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Mitch Harrison

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What should I really do with my youth? I'm 18, and I want to really learn. Advice from any adults out there?

I am a senior in high school, just two weeks from graduation. If I end up going to college, I know that I definitely want to take a year or so off. I want to really learn things first hand. I want to see the world and study cultures and people. If anyone out there has been there and can reflect back, I would love to hear from you. What should I study? Where should I go? What should I really think about? I want to give the rest of my life a boost and give myself a solid foundation in my youth. Thank you in advance for your help.

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  • May 23 2012: Lots of good ideas here Mitch, hopefully between all who respond we can give you some exciting new ideas you can ponder and decide if they are something to take on. I like it that you are not in a rush to start college. Until you have a good idea of what study you want to pursue academically, there is no need to rush into academia spending stressful hours studying that which you don't even know why your studying [not to mention the student loan potential].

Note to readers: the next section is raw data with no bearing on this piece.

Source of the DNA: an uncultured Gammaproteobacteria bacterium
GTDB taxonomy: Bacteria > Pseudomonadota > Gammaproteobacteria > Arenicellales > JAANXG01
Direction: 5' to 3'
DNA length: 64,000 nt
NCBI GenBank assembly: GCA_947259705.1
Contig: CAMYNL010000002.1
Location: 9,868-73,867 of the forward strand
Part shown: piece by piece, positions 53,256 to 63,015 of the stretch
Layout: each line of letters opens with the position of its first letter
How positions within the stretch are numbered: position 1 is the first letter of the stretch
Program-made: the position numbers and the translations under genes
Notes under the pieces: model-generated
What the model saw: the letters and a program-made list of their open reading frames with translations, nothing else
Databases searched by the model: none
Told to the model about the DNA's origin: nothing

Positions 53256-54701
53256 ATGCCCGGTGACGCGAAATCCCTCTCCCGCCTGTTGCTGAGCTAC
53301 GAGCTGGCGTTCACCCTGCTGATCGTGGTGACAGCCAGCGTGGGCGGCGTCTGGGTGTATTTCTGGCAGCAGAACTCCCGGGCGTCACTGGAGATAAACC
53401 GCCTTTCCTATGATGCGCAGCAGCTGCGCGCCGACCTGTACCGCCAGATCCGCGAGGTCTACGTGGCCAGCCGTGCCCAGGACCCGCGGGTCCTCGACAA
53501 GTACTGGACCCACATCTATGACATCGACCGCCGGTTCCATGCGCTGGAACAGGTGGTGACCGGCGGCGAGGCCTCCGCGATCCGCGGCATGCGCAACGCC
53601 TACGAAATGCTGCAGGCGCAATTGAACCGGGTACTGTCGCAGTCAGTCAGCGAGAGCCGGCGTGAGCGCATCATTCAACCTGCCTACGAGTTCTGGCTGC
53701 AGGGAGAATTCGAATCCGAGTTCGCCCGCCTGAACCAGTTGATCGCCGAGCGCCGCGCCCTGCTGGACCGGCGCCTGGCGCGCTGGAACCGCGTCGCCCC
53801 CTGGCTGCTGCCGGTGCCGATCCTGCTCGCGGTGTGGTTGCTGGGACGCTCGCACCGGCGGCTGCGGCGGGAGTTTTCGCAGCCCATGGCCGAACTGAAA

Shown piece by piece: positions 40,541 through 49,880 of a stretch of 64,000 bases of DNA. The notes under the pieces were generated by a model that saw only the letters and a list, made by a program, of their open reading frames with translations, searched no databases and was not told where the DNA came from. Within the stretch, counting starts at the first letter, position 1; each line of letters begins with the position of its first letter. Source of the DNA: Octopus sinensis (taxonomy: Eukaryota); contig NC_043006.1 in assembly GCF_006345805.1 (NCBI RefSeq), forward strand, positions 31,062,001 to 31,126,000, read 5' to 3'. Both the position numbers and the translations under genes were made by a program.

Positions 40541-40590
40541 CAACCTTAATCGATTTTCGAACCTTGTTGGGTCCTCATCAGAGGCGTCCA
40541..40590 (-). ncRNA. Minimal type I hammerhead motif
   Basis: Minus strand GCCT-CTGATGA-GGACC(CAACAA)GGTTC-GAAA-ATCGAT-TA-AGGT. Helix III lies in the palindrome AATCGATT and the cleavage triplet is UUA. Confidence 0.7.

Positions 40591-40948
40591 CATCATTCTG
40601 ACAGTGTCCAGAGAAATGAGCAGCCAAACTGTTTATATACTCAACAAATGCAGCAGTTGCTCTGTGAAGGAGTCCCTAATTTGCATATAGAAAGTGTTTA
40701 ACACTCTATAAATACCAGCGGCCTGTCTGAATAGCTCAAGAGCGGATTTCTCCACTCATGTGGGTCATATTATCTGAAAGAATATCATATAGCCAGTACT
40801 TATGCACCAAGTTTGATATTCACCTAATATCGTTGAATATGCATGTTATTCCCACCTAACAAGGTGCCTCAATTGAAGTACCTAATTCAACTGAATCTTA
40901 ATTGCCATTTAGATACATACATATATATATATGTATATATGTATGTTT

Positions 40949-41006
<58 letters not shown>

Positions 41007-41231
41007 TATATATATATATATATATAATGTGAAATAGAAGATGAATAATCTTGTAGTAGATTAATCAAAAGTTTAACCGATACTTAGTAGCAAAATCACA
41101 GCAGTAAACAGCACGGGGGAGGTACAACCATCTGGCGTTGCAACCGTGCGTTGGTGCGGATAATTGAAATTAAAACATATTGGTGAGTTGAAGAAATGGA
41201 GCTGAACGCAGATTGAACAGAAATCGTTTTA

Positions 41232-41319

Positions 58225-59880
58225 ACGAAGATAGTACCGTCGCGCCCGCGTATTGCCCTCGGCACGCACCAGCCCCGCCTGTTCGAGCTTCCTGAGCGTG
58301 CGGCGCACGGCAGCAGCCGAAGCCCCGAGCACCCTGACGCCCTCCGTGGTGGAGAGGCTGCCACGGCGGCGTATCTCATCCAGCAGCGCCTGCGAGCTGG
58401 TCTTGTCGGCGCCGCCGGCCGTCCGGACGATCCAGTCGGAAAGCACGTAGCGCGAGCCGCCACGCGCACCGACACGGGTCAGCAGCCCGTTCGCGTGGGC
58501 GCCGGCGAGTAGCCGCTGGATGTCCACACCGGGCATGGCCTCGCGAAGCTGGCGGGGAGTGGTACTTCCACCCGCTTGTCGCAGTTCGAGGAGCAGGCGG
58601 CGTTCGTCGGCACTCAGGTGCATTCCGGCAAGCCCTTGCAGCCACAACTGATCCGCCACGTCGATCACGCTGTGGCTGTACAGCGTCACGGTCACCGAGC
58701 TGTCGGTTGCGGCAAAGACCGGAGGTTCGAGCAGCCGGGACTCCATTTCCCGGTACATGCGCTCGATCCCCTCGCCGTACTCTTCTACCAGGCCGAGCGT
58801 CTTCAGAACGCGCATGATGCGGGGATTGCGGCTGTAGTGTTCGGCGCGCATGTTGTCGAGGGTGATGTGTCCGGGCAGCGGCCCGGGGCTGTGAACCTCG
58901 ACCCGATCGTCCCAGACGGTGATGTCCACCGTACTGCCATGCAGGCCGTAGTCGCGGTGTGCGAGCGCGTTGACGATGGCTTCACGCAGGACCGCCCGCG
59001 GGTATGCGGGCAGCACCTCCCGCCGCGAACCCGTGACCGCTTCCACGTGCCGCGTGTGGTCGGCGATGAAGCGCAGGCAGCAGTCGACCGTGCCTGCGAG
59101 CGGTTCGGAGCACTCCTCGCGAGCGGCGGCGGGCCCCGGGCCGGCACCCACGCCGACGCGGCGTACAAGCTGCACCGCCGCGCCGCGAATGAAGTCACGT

What would I suggest in this interim period? For domestic pursuits, I would suggest spending time with people and organizations you are unfamiliar with or just plain would never agree with. If you are not religious, spend time visiting different types of church's, speak with pastors, or leaders of other religions. If you are, then spend time with those of other beliefs to better understand their hearts motives. Take some time to visit retirement homes, prisoners, childrens organizations, facilities that serve the poor etc. Meet the people that serve and are served. At the end of the journey you are about to take on, your experiences here will transcend whatever career path you choose. I can find more purpose, more fascinating conversation, more self fullfillment in talking to a street person looking for a handout than any conversation I have with "more important" people. Do not ignore the "important people" of course, as they too can provide direction to your path.

    If you are looking for learning opportunities outside of the U.S., then a trip to any third world country would be worth the cost of travel. There are countless religious and secular organizations that would love for you to find out more about their work in the poorest of the poor regions of the world. I just heard about a young gal who decided to do as you are contemplating and she ended up foregoing college to serve the poor of Uganda. Google Katie Davis Uganda and read her story. It will inspire you perhaps.

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